Surface Temperatures and Durations Associated with Spring Prescribed Fires in Eastern South Dakota Tallgrass Prairies

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Fire and grazing are commonly used to manage nonnative grasses in the Northern Great Plains, but the effects of fire frequency and management between fire events on fire behavior in this region are poorly understood. We examined temperature and duration of prescribed spring fires at two locations where plots were treated with two fire frequencies (annual or biennial), simulated grazing (1 mo of weekly clipping in spring) and no simulated grazing. In May 2011 and 2013, soil surface fire temperatures and heat duration were monitored in treatment plots using thermocouples. Probes also were placed at 1, 2, and 3 cm depths to measure soil heat transfer. Lethal heat duration (>60 C) at the surface tended to be longer in plots treated with biennial fires compared to plots treated with annual fires. Fires in 2011 had higher maximum temperatures than 2013. Cooler fires in 2013 were characterized by longer durations of lethal heat. However, simulated grazing increased residence time of lethal temperatures in biennial plots and reduced lethal temperature duration in annual plots. Surface heat did not influence soil temperatures even at the 1 cm depth. Greater fuel loads, characteristic of plots treated with biennial fires, generally were associated with higher maximum temperatures and longer heat durations. Results suggest decreasing fire frequency to once every 2 y, perhaps combined with biennial grazing management, may enhance fire behavior to better meet management objectives.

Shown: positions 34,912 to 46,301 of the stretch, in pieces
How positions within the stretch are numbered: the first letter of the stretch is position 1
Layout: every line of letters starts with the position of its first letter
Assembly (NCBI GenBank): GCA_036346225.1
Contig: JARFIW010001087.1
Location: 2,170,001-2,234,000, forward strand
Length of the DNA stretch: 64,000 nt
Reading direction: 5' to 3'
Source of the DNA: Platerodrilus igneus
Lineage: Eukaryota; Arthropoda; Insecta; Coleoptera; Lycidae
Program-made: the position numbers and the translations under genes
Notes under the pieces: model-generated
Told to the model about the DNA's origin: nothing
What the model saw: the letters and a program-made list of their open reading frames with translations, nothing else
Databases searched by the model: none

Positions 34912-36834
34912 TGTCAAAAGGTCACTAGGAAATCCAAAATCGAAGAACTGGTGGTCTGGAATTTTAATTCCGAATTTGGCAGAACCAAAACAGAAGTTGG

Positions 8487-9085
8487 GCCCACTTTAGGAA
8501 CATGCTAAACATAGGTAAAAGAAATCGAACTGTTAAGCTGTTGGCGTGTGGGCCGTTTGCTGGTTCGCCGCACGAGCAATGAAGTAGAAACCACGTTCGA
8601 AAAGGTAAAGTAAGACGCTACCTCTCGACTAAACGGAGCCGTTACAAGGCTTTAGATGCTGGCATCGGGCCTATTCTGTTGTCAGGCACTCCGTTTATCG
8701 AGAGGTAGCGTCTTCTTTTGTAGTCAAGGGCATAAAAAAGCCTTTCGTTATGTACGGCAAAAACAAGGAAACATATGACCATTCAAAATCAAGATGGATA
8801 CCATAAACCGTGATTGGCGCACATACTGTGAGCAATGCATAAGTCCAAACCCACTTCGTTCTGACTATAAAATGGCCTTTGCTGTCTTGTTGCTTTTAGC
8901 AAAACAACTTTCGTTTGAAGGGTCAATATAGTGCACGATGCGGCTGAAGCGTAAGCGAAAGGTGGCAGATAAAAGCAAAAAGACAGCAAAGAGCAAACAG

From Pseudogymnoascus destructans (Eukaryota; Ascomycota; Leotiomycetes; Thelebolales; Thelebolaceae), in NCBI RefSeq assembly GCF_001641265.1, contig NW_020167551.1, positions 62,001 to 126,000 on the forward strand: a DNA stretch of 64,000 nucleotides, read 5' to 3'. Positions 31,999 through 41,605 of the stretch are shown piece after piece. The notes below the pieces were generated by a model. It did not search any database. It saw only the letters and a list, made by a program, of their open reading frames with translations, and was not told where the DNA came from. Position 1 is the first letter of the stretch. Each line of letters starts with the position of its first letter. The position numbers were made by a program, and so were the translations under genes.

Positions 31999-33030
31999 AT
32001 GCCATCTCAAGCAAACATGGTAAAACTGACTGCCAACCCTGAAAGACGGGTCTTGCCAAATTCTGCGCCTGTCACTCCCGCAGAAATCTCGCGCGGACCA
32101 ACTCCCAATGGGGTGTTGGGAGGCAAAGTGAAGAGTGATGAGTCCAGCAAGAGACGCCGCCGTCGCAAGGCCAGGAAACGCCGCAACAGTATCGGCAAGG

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The American Midland Naturalist





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